For the forty years following the first flight of the Wright brothers, airplanes used internal combustion engines to turn propellers to generate thrust. Today, most general aviation or private airplanes are still powered by propellers and internal combustion engines, much like your automobile engine. We will discuss the fundamentals of the internal combustion engine using the Wright brothers’ 1903 engine, shown in the figure, as an example. The brothers’ design is very simple by today’s standards, so it is a good engine for students to study and learn the fundamentals of engines and their operation. On this page we present a computer drawing of the crankcase of the Wright brothers’ 1903 aircraft engine.
The crankcase is the “body” that holds all of the other engine parts together. It’s the largest part of the engine, but must be designed to be both strong and light. To keep the weight low, the brothers used aluminum to make the crankcase. The crankcase was cast at a foundry in Dayton. In this process, a mold of the crankcase is made (using sand or other materials), and hot, liquid aluminum is poured into the mold and allowed to coolinto a solid, shaped piece. You can see that the piece was fairly intricate, with a number of holes and webs. Four legs were cast into the crankcase on the corners to attach the engine to the lower wing of the aircraft. Looking at the figure in a little more detail, there are two main parts to the crankcase, a box-like structure to the right and a curved structure to the left as viewed from the front of the engine.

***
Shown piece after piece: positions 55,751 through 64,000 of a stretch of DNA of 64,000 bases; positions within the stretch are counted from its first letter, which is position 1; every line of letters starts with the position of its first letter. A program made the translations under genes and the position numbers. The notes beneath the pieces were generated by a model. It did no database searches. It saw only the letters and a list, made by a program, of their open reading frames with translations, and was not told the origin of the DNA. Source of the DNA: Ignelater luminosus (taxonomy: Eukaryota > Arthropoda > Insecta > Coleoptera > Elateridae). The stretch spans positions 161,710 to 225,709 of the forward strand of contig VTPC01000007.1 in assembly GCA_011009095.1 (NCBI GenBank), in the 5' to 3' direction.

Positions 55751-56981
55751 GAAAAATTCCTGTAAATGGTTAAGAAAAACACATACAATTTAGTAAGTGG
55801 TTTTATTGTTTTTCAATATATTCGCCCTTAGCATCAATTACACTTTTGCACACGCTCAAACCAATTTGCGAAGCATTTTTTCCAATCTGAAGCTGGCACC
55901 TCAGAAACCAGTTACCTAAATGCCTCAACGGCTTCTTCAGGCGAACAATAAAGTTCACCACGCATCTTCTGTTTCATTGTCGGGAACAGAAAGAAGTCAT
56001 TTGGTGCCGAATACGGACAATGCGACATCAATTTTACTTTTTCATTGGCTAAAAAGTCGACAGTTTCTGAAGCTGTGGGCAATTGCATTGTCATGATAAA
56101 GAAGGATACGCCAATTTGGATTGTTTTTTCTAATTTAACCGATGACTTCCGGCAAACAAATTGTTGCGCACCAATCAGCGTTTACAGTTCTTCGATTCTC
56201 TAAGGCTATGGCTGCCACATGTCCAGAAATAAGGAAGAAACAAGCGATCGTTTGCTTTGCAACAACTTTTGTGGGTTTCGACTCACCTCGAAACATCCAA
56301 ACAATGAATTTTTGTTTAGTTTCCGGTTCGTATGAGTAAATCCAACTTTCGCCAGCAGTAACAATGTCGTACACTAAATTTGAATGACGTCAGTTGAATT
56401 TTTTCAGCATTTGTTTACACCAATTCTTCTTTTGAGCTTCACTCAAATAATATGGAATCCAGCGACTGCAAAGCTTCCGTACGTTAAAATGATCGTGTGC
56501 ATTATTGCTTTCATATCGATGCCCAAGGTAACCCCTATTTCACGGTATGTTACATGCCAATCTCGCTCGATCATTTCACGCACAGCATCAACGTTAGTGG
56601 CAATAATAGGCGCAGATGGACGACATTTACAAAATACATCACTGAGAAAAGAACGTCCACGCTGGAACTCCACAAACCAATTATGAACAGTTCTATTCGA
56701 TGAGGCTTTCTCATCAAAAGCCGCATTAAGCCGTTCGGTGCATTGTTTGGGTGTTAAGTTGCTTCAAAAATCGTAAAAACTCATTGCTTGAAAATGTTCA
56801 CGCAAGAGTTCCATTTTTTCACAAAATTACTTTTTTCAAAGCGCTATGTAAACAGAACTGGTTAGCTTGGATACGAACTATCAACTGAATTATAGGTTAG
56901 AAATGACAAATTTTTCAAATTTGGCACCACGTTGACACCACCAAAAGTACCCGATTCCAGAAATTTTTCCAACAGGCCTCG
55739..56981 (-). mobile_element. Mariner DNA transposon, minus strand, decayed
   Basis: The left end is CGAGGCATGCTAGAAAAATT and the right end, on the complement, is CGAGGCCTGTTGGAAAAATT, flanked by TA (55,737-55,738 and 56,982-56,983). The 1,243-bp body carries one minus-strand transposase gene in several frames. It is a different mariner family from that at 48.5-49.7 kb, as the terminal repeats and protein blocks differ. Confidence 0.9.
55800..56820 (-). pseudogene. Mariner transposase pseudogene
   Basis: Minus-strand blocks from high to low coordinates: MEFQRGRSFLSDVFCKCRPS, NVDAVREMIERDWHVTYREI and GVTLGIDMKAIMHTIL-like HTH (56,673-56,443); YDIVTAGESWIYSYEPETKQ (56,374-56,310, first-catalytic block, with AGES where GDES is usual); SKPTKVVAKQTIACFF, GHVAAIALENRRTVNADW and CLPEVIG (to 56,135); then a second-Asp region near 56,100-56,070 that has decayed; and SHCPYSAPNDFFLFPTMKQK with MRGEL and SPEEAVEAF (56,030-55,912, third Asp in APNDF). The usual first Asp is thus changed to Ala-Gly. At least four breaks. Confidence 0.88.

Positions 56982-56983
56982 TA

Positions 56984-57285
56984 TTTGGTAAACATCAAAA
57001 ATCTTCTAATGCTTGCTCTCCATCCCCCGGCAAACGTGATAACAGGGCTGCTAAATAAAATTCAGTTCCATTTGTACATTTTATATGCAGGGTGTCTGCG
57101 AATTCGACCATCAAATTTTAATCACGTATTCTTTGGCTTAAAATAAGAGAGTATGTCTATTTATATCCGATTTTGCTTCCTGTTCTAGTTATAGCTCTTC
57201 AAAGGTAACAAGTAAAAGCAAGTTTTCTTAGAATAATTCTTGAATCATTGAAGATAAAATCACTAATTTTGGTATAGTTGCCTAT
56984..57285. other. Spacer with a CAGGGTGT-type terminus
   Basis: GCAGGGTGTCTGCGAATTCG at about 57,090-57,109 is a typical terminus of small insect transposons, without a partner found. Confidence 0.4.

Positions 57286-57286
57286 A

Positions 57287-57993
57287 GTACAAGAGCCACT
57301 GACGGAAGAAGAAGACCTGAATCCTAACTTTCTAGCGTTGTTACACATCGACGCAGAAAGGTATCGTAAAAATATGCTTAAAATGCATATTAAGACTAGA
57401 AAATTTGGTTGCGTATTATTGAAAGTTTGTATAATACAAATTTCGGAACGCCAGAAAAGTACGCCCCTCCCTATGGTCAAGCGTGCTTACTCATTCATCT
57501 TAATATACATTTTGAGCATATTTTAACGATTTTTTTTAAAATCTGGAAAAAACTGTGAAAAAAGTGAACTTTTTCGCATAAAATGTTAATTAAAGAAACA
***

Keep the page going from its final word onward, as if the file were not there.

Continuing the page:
As viewed from the front, the box-like structure to the right of the crankcase holds the four cylinders. The cylinders are screwed from inside the box into the holes facing to the right. The combustion chambers are then screwed into the cylinders from outside the box. Therocker arm struts hold the rocker arms which open the exhaust valves of the combustion chambers. Additional castings on the bottom hold the camshafts and the lubrication system. The box stucture also holds the the water used to cool the cylinders in an arrangement called a water jacket. The cylinders are surrounded by water which is brought into the jacket by a port on the bottom and returned to the radiator by the two ports seen on the top at the corners of the box. The water carries heat from the cylinders to the radiator. On the top of the box, we see the floor of the carburetor, where gas and air are mixed on the way to the combustion chambers. Heat from the water jacket is used to evaporate the gasoline drops in the carburetor.
As viewed from the front, the curved section to the left holds the crankshaft which turns the propellers to produce thrust. The curved section is open so that you see can inside. In operation, a sheet steel plate was attached to the top to completely enclose the cylinder bays. There are four bays, separated by ribs, which hold the individual pistons and cylinders. The pistons are connected to the crankshaft by piston rods which move in the bays. The crankshaft turns on bearings which are located on the ribs of the crankcase. This animation, viewed from the top of the engine, shows the installation of the crankshaft: